Recasting can also be a popular option for people nearing retirement. “If you’re retiring in five years but have seven years left on your mortgage, you may not want to have to worry about it once you lose your labor income,” says Green. Whereas refinancing could extend the amount of years left on your mortgage, recasting could help lower your monthly payments within the same term.
The less time you have left, the bigger the payoff. “If you have only a couple years left, maybe five years, and you recast your mortgage,” says Zoppi, “you could drive down your payments considerably.”
3. When You’re Purchasing a Second Home
Another popular time for a recast is after purchasing another home. Instead of making an offer that’s contingent on selling your current house, you could get a second mortgage that allows you to make an offer without a contingency. Then, when you sell the previous house, you can use that money to make a principal payment on the new mortgage and recast it. “People are trading up, so this is something that could work really well,” says Zoppi.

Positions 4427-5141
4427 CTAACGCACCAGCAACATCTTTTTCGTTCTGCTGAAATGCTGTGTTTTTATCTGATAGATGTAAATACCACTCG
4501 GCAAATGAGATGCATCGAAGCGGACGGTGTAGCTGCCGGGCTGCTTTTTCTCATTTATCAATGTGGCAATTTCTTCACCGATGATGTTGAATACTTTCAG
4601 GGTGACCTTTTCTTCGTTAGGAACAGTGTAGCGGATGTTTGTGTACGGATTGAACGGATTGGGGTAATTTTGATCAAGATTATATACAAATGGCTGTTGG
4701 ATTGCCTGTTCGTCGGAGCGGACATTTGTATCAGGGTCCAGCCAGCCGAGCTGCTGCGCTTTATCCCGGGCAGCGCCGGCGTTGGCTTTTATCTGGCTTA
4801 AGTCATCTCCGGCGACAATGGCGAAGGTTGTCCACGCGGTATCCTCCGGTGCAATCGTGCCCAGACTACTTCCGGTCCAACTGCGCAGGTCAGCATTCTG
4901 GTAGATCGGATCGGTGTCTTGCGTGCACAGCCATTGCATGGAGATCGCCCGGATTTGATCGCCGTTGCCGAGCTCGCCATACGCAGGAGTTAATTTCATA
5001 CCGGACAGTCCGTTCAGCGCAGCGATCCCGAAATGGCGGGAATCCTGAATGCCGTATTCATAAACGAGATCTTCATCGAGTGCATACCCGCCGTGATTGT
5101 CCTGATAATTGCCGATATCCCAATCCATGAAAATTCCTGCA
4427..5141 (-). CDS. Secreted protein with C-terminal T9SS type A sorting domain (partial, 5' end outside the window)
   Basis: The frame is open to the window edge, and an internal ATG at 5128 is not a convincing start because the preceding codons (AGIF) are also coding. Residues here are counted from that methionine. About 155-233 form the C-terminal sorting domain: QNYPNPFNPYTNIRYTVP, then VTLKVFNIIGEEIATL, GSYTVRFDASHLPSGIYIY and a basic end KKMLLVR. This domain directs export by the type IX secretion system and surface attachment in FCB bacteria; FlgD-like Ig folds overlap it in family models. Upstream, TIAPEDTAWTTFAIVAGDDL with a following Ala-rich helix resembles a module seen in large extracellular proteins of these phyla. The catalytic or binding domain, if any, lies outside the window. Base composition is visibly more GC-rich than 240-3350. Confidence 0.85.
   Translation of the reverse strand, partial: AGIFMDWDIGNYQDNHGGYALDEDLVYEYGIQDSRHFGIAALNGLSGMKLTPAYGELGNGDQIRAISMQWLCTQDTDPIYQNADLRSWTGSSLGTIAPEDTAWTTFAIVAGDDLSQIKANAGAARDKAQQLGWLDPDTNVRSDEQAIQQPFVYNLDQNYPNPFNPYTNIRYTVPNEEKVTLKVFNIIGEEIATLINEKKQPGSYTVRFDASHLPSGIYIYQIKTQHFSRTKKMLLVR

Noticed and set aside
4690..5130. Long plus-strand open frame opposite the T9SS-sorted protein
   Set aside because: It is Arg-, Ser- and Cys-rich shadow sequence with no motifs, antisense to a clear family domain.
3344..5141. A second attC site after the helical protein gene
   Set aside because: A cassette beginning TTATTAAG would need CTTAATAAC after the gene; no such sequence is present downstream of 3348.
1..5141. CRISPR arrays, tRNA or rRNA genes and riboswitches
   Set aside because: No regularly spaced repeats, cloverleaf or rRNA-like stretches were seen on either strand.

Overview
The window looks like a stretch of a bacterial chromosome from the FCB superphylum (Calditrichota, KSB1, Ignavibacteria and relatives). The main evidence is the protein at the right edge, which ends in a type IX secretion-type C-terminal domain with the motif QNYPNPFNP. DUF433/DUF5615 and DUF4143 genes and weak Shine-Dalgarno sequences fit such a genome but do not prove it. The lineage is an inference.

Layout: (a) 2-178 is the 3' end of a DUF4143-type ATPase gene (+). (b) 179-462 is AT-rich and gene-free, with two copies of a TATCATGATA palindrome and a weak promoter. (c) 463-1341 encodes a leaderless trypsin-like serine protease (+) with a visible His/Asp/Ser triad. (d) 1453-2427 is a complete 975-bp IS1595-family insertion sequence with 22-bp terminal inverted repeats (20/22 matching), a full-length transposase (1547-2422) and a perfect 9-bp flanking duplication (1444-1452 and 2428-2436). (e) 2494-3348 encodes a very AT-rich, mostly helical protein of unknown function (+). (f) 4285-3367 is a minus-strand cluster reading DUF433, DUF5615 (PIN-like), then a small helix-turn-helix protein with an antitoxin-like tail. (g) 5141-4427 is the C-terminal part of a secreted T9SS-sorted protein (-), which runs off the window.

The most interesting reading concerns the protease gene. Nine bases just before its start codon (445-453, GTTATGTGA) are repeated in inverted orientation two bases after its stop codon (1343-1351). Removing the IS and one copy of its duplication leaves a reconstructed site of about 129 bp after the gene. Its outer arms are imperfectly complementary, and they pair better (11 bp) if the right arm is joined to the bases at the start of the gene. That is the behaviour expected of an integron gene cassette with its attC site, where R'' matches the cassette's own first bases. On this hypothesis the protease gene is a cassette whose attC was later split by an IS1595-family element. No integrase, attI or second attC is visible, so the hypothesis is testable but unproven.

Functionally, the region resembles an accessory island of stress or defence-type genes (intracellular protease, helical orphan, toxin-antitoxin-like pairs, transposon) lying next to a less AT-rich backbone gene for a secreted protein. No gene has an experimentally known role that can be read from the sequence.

Are There Any Downsides to a Mortgage Recast?
The short answer is no — so long as you have the cash and your mortgage allows recasting. “There’s more pluses than really any minuses,” says Zoppi. “The biggest plus is really in terms of driving your monthly fees down … and the cash outlay is less.”
However, Zoppi warns against counting on a recast in case you don’t qualify — either because your lender won’t allow it or you don’t have the funds. So before you bank on a recast, you should look into your lender’s requirements first.
Because every lender is different, it’s important to look at your current mortgage terms or ask your lender if you can recast, how much it will cost, and what the minimum principal payment would be.
And with most financial decisions, knowledge is key. “Understand your financial position and where you are,” says Zoppi. “Then you can go to your lender and request a recast.”